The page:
Tuesday's NBA: Jimmy Butler scores 41, Heat take Game 1 from Celtics
Miami — His team was down by eight at halftime, and Miami coach Erik Spoelstra went into the locker room ready to deliver a big speech.
Turns out, one wasn’t needed.
Jimmy Butler decided to let his play do the talking.
Butler scored 27 of his 41 points in the second half, and a huge third quarter by the Heat carried them to a 118-107 win over the short-handed Boston Celtics, 118-107, in Game 1 of the Eastern Conference finals on Tuesday night.
“Jimmy Butler is an elite competitor,” Spoelstra said. “There’s a lot of guys in this league that are playing basketball. He’s competing to win. That’s a totally different thing and he does that as well as anybody in this league.”
Tyler Herro scored 18 and Gabe Vincent added 17 for the Heat, who outscored Boston 39-14 in the third quarter. Butler had 17 alone in the third, outscoring the Celtics by himself over those 12 minutes.
Boston shot 2-for-15 in that third quarter.
“We won three quarters other than that, but obviously that one is going to stand out,” Celtics coach Ime Udoka said. “We semi-bounced back in the fourth and started to play well again and matched their physicality, but 39-14 on 2-for-15 is tough to overcome.”
Along with the 41 points, the rest of Butler’s line: nine rebounds, five assists, four steals and three blocked shots. Since the NBA started charting all those stat categories, only five other players — Anthony Davis, Hakeem Olajuwon, David Robinson, Kareem Abdul-Jabbar and James Harden (who did it twice) — had all those numbers in a single game. None happened in a playoff game, until now.
“I continued to play basketball the right way: Shoot the ball when I’m open, attack, hit the open guy,” Butler said. “Honestly, it was a team effort.”
Max Strus scored 11 and Bam Adebayo added 10 for Miami.
Jayson Tatum scored 29 for the Celtics, who were without starters Marcus Smart (foot) and Al Horford (health and safety protocols). Jaylen Brown added 24 for Boston, which got 18 apiece from Robert Williams III and Payton Pritchard.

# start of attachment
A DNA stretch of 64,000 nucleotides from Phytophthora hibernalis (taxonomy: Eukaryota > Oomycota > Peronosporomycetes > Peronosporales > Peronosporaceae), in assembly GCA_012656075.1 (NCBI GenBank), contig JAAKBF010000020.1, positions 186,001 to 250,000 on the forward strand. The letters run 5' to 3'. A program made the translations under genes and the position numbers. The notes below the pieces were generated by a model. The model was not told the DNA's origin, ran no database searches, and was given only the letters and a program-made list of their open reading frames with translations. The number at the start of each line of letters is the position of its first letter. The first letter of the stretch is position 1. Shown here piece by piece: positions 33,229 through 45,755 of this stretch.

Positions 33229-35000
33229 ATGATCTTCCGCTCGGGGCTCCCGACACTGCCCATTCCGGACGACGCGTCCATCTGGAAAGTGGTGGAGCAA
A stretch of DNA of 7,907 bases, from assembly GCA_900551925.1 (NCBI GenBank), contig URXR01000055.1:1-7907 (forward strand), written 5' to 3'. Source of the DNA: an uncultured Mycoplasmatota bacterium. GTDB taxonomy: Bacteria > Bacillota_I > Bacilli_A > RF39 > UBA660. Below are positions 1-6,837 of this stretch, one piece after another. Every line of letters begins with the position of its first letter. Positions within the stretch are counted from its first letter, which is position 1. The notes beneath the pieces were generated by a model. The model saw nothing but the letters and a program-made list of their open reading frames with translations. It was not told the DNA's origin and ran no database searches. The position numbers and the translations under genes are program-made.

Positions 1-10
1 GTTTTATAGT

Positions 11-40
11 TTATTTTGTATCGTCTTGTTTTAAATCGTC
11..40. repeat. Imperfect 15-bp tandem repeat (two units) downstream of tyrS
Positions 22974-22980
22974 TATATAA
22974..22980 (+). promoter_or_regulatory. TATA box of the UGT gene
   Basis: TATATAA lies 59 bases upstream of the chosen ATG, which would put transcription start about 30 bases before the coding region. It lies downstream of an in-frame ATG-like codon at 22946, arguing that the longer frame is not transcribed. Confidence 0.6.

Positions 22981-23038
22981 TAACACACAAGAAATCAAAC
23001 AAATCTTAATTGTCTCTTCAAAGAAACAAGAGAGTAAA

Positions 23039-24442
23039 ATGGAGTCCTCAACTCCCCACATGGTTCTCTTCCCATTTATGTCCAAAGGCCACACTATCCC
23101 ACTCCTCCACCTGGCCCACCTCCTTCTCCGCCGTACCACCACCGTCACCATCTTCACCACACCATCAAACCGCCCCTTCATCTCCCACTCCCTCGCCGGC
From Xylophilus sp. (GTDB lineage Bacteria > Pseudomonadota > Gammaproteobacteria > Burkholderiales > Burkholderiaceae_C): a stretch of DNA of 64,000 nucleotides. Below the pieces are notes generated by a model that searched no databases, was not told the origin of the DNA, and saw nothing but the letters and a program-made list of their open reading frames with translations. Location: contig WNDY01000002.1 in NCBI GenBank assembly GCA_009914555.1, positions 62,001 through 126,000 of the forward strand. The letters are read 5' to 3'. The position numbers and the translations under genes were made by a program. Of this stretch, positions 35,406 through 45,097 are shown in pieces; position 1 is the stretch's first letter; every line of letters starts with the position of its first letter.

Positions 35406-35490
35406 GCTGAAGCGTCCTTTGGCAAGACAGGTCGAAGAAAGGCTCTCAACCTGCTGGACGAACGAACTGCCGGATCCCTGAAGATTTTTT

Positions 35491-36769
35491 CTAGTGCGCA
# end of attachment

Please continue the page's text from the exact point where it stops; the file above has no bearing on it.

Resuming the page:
Game 2 is Thursday.
Boston led by 13 in the first half and took a 62-54 lead into halftime. A 22-2 run was how Miami started the second half, the run punctuated by steals that led to baskets on three consecutive possessions. Strus had one, the next two by Butler pushed the lead out to 76-64, and the Heat were off and running.
“It wasn’t anything different that they did,” Udoka said. “They just came out and imposed their will.”
The lead reached 96-76 when Herro was fouled on a 3-point try and made all three free throws early in the fourth.
Boston had a run left; a 10-0 spurt cut the deficit in half, and a 3-pointer from Tatum made it a nine-point game — outcome still very much in doubt — with 7:35 left.
But the Heat had a response. PJ Tucker answered Tatum’s 3 with one of his own. Brown then connected from deep to get Boston within single digits again, only to have that one answered by a 3 from Strus.
“Our energy shifted,” Adebayo said. “That was the biggest key.”
Some of the plans that both sides had for Game 1 were thrown away about 3 ½ hours before game time, when the Celtics revealed that Smart and Horford wouldn’t be playing. Smart’s absence was somewhat expected because of a mid-foot sprain he suffered in Game 7 of the East semifinals against Milwaukee on Sunday.
Horford’s absence, however, was a surprise.
He entered the league’s health and safety protocols Tuesday afternoon, which ruled him out of Game 1 and quite possibly could keep him out for multiple games going forward. Yet even without two starters, Boston had a chance.
“Other than the third quarter, I think we won every other quarter,” Pritchard said. “Obviously, we try not to let that happen next time.”